How to Make a Home Evacuation Plan in 6 Steps

Lydia Schapiro
Written by Lydia Schapiro
Updated December 17, 2021
The exterior of a house with a beautiful garden
Photo: tab62 / Adobe Stock


  • It’s important to have a home evacuation plan if disaster strikes

  • There are several precautionary measures you can take when planning 

  • Having a plan will allow you to be less panicked in the event of an emergency

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Whether you are preparing for a flood or getting ready for a hurricane, it’s always smart to have an emergency escape plan. You can use your home evacuation plan as a tool to map out what to do in case disaster strikes. This will reduce stress and panic that could arise in an evacuation situation. 

1. Discuss Your Home’s Layout and Escape Routes

First things first, you’ll want to sketch a map of your home’s layout. Hold a family meeting and familiarize yourselves with the map. You can use colored markers or pencils to make it clearer. 

To illustrate escape routes, draw lines going from each part of your home to the closest exit route. Draw alternate routes (if possible) through windows in case the main routes are blocked in a given situation. To make sure your home evacuation plan is etched into everyone’s minds, hang it up where everyone can see it on a daily basis.

Perhaps you divide up responsibilities in an evacuation plan. For instance, people may need to be tasked with getting pets or children out or calling 9-1-1.

2. Decide on a Place to Meet Your Family

After you’ve come up with your evacuation plan, whether it’s for a fire or how to prepare for a hurricane, it’s time to decide on the next step. Designate meeting places for the family to safely gather—this place should be a safe distance away from your home. Draw this spot on your plan.

You’ll also want to come up with another safe space to meet since there might be emergencies where you can’t be close to the house or you need to take shelter. Brainstorm and figure out a place you can go if the family is asked to evacuate and you cannot return home.

3. Gather Important Documents

To help stay organized and reduce stress in the event of an emergency, keep your important documents in a safe place that’s easily accessible. If you can, make digital copies and keep them on some type of drive. 

 These documents may include:

  • Birth and marriage certificates

  • Passports

  • Drivers licenses

  • Social Security cards

  • Insurance Forms

  • Employment information

  • Wills

  • Stocks and bonds

  • Financial information

4. Consider Unique Needs in the Family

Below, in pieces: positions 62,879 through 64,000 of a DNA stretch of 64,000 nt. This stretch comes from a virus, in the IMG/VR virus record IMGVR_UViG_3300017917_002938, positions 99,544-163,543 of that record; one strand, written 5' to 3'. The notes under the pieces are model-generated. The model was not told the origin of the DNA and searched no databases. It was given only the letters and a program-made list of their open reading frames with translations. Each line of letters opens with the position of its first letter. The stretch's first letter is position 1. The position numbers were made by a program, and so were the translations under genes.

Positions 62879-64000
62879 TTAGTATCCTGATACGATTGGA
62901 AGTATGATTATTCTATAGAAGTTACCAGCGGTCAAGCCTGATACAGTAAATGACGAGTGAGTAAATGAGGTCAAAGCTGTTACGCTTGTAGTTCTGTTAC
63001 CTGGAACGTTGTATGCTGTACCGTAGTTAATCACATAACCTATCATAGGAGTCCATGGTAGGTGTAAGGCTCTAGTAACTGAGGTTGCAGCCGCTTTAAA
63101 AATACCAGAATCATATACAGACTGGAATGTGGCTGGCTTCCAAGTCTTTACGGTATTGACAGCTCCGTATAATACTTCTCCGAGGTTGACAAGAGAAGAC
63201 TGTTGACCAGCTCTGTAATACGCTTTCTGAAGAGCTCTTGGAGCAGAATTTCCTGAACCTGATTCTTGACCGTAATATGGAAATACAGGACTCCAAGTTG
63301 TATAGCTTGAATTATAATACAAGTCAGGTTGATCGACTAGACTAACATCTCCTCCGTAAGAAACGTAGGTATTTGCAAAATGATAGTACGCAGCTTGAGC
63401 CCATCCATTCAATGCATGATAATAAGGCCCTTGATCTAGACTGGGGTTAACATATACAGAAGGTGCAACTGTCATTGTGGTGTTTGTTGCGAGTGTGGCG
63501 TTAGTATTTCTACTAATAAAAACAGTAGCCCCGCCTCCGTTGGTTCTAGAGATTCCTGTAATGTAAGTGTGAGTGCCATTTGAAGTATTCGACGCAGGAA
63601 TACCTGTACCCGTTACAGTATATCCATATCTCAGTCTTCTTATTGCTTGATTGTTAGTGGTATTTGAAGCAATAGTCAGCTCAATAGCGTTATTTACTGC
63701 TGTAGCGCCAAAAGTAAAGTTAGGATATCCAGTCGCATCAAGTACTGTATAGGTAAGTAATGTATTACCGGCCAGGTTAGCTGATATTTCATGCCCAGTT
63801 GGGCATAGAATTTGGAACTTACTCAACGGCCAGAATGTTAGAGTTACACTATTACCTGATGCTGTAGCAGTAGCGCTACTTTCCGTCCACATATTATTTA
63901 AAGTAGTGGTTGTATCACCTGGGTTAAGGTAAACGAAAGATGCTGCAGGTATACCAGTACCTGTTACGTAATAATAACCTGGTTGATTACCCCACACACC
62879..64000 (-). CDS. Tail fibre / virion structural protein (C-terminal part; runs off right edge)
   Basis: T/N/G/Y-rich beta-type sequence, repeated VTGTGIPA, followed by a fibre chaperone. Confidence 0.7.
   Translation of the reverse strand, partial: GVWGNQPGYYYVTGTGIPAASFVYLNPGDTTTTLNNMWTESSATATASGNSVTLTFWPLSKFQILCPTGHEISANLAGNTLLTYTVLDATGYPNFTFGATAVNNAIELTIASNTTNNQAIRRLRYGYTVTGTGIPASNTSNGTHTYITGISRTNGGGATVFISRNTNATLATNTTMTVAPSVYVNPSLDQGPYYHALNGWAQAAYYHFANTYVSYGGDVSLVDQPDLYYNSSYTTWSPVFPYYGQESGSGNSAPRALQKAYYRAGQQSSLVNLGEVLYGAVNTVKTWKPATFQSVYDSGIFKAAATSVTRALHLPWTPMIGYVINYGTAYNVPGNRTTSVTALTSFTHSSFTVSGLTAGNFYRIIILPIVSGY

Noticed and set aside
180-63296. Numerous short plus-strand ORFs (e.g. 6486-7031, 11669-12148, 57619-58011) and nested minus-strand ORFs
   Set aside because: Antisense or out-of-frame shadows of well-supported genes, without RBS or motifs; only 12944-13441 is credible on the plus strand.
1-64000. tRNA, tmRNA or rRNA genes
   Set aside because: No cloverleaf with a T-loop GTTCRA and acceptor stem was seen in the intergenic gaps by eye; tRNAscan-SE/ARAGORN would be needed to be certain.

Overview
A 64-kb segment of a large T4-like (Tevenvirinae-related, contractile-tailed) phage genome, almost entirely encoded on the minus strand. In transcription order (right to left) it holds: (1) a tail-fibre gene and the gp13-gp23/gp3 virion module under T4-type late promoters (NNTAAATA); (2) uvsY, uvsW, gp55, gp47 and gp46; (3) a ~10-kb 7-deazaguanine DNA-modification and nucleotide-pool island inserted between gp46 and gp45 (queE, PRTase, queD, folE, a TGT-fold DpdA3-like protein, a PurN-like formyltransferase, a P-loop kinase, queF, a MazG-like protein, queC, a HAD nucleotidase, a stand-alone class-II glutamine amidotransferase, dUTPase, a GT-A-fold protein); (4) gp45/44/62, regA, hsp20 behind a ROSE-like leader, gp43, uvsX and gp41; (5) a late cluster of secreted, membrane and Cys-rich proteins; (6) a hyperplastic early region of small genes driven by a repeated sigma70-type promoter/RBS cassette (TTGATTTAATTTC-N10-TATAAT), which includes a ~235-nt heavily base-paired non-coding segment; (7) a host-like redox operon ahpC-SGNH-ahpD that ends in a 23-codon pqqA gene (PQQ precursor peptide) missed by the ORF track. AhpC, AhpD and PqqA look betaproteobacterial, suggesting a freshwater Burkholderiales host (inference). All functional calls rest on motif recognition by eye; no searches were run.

If you have any family members who will require specific accommodations, consider them in making your evacuation plan. This may be anyone with disabilities, infants, or someone with a medical condition. 

Don’t forget about your pets! If your pets have special needs, make sure you take them into account when creating your plan. 

5. Decide What to Do if You Get Separated

A family of four discussing an evacuation plan
Photo: David Pereiras / Adobe Stock

No one wants to think about the prospect of getting separated in an emergency, but recognizing this possibility is another way to reduce stress in any given situation. As a family, decide on two places to meet up. 

One should be right outside your home, and the other should be outside your neighborhood in the case you aren’t able to return/are asked to evacuate. 

Figure out the best out-of-area emergency contact person that everyone can contact. Everyone should have this person’s contact information. You can also be extra cautious by providing the people who are with your children on a day-to-day basis such as teachers, principals, or daycare directors. 

6. Create a Designated Evacuation Kit

Creating a designated evacuation kit is a great way to make sure you’ll have everything you need in your home evacuation plan. The kit should hold any items that’ll help you survive for at least 72 hours.

 Some potential items may be:

  • Prescriptions

  • Instant formulas and diapers

  • Sleeping bag or warm blanket for each person

  • Water (enough for a few days)

  • Battery-powered or hand-crank radio

  • Flashlight 

  • Whistle (that you can signal for help)

  • First-aid kit

  • Moist towelettes 

  • Local maps

Every year you should replace expired items and update what you have in your kit as your family’s needs change.

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